Cryptococcus is an intracellular pathogen that survives by hosting cells and reproducing inside infected macrophages [52]. The immune response in cryptococcosis is mediated by macrophages and helper T cells (Th1 and Th2) [53] [54]. IL-4 is responsible for the regulation of B-cells for the secretion of IgG1 and interferon-y antibodies through the stimulation of IgG2a antibodies, making

Figure 2. Histological analysis of lung tissue, of immunocompetent mice (image (A)-(D)). (I) Histopathology of lung tissue in immunodeficient murine model. (A) 1 day after inoculation showing focal areas of hemorrhage and discreet neutrophilic inflammatory infiltrate in the alveolar wall, (B) 5 days after inoculation with mild pulmonary congestion, HE, 400×. (II) Histopathology of lung tissue in immunodeficient murine model 11 days after inoculation. (C) Presenting edema, congestion hemorrhage diffuse and focal neutrophilic infiltrate, HE, 400×, (D) Intense quantify of C. neoformans observed in the capillaries of the alveolar wall, PAS, 1000. Author: Prates, R.A.

one of the Th1 or Th2 isotopes an indicator of the response [55] [56].

2.4. Treatments

Amphotericin B associated with flucytosine has been used to treat cryptococcosis. According to studies, fluconazole has a fungistatic effect, although it has been used as an alternative for the treatment of amphotericin and flucytosine. Regarding the authors, the drug does not effectively eliminate the fungus and has been associated with clinical relapse, as well as increasing the risk of drug resistance [57] [58]. When resources are limited, Amphotericin B associated with flucytosine over a period of two weeks, has been effective in treating this disease [59].

The treatment of choice in disseminated cryptococcosis is Amphotericin B associated with intravenous flucytosine. Amphotericin B deoxycholate associated with flucytosine and administered intravenously for a period of at least two weeks, may be a second therapeutic option, however, in HIV-positive patients as well as, transplanted, it is recommended to administer the combination of these drugs for a longer period (four to six weeks) [60]. The most effective therapy, which decreases the toxicity of these associated drugs, such as the encapsulation of Amphotericin B and fluconazole in fibrin microspheres, has been used successfully by bringing these associated drugs into the correct target [59]. Voriconazole associated with Amphotericin B in murine model, with fluconazole resistant strains is effective in the treatment of experimental cryptococcosis, significantly reducing the isolation of yeast in the lungs and brains of these animals, as well as increasing their survival [44]. The production of pro-inflammatory cytokines mediated by amphotericin B and voriconazole is dependent on the concentration administered [46].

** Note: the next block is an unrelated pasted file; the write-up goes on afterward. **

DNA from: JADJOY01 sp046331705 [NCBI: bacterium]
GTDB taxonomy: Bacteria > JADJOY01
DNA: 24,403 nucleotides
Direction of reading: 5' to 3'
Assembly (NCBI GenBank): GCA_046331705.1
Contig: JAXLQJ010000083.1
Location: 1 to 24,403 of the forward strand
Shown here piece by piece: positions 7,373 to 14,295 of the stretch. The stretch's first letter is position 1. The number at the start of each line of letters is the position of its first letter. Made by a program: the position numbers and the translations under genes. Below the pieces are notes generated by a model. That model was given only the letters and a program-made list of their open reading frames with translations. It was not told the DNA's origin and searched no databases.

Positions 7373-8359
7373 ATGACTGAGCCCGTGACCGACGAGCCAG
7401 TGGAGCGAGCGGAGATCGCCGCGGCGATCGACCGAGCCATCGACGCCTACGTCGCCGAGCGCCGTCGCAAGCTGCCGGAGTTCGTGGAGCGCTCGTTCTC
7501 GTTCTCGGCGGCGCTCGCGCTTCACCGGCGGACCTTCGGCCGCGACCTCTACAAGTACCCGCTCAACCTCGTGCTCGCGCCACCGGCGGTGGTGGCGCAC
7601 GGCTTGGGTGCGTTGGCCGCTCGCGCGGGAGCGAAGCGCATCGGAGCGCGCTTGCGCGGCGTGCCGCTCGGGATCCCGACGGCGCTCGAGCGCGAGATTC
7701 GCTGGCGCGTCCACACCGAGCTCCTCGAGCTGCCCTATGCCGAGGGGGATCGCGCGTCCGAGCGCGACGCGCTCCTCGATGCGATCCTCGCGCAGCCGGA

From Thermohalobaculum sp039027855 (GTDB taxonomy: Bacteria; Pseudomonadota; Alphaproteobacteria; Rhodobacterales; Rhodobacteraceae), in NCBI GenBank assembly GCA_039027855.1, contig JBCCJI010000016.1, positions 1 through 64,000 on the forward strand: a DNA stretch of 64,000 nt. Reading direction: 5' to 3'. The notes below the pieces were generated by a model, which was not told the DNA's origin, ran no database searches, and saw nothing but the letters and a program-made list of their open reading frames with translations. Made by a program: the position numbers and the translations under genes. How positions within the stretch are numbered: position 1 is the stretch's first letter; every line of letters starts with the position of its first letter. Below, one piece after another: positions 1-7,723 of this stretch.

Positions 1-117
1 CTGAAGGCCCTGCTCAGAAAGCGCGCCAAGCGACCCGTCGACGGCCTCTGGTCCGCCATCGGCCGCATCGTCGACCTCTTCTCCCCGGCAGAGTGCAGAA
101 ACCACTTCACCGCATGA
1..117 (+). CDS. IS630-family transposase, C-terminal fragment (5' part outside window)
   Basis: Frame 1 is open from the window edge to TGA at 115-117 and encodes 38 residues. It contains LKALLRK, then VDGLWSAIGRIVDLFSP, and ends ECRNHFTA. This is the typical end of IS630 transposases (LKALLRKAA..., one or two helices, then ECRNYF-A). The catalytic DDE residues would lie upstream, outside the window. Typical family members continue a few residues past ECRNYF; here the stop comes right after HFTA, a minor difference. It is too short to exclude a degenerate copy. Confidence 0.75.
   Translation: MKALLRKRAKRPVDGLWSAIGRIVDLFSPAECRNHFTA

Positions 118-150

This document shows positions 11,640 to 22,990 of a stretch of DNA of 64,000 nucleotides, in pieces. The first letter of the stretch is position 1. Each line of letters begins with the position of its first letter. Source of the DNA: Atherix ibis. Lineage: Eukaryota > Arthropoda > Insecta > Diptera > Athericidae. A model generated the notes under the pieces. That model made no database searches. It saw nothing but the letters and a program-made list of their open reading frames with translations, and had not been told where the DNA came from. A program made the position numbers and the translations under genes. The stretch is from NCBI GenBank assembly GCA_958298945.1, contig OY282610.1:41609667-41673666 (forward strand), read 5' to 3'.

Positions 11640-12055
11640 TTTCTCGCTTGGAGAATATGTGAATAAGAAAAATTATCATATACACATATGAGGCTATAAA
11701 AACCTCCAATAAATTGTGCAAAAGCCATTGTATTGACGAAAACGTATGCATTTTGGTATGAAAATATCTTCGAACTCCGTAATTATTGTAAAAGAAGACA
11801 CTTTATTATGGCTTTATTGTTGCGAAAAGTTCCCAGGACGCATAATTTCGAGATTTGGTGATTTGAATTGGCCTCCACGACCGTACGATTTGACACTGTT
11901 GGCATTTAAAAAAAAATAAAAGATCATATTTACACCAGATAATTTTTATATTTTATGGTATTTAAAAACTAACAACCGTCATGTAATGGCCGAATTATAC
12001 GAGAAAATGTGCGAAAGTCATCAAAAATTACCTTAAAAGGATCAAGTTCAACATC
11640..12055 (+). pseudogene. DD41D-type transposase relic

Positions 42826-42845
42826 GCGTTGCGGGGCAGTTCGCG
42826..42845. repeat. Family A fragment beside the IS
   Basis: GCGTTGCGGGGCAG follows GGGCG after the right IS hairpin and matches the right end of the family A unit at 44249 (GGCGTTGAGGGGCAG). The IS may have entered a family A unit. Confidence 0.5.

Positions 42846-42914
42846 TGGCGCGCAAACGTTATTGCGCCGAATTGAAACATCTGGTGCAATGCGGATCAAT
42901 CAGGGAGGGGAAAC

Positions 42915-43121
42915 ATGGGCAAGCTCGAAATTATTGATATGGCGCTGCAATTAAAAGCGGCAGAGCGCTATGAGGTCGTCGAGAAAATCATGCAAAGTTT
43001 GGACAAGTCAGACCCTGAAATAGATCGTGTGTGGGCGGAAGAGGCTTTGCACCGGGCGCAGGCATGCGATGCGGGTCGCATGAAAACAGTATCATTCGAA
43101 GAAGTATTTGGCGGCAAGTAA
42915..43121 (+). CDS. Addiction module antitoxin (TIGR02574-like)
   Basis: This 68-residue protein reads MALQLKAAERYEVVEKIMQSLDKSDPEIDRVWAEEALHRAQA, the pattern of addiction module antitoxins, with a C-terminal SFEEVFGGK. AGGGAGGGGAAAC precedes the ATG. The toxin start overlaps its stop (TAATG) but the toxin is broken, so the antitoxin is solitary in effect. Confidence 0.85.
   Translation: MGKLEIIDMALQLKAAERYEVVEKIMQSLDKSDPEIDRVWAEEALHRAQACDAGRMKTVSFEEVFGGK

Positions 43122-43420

3. Conclusion

Cryptococcosis is a fatal disease; many studies have been conducted with the aim of discovering a more accurate diagnosis as well as a more effective treatment for this disease. The review presented aims to elucidate and contribute a little more about it. Further studies should be performed to find more accurate diagnoses as well as more effective treatments for the eradication of this disease. This survey seeks to bring to light some factors related to virulence, taxonomy, ecology and action to antifungal drugs and the diverse clinical and histopathological manifestations of this fungal entity called Cryptococcus, where they were elaborated in an animal model, aiming to bring information in a simple way to researchers who develop research with this microorganism.

Research Involving Human Participants and/or Animals

N/A.

Informed Consent

N/A.

Authors’ Contributions

EGS prepared the study, carried out and was involved in writing the manuscript. CRP participated in the review of the manuscript and was the chief researcher. DPLJ collaborated in the final revision of the manuscript. All other authors were involved in the examination of biological materials, data analysis and the writing of the manuscript. All authors read and approved the final manuscript.

Cite this paper: Silva, E. , Leite-Jr., D. , Maia, M. , Silva, S. , Baroni, F. , Auler, M. , Dias, A. , Moreira, D. , Gandra, R. , Ramos, R. , Gasparetto, A. , Dantas, E. , Costa, V. and Paula, C. (2020) Cryptococcus and Cryptococcosis in Human and Animal Model: An Overview. Advances in Microbiology, 10, 180-193. doi: 10.4236/aim.2020.104014.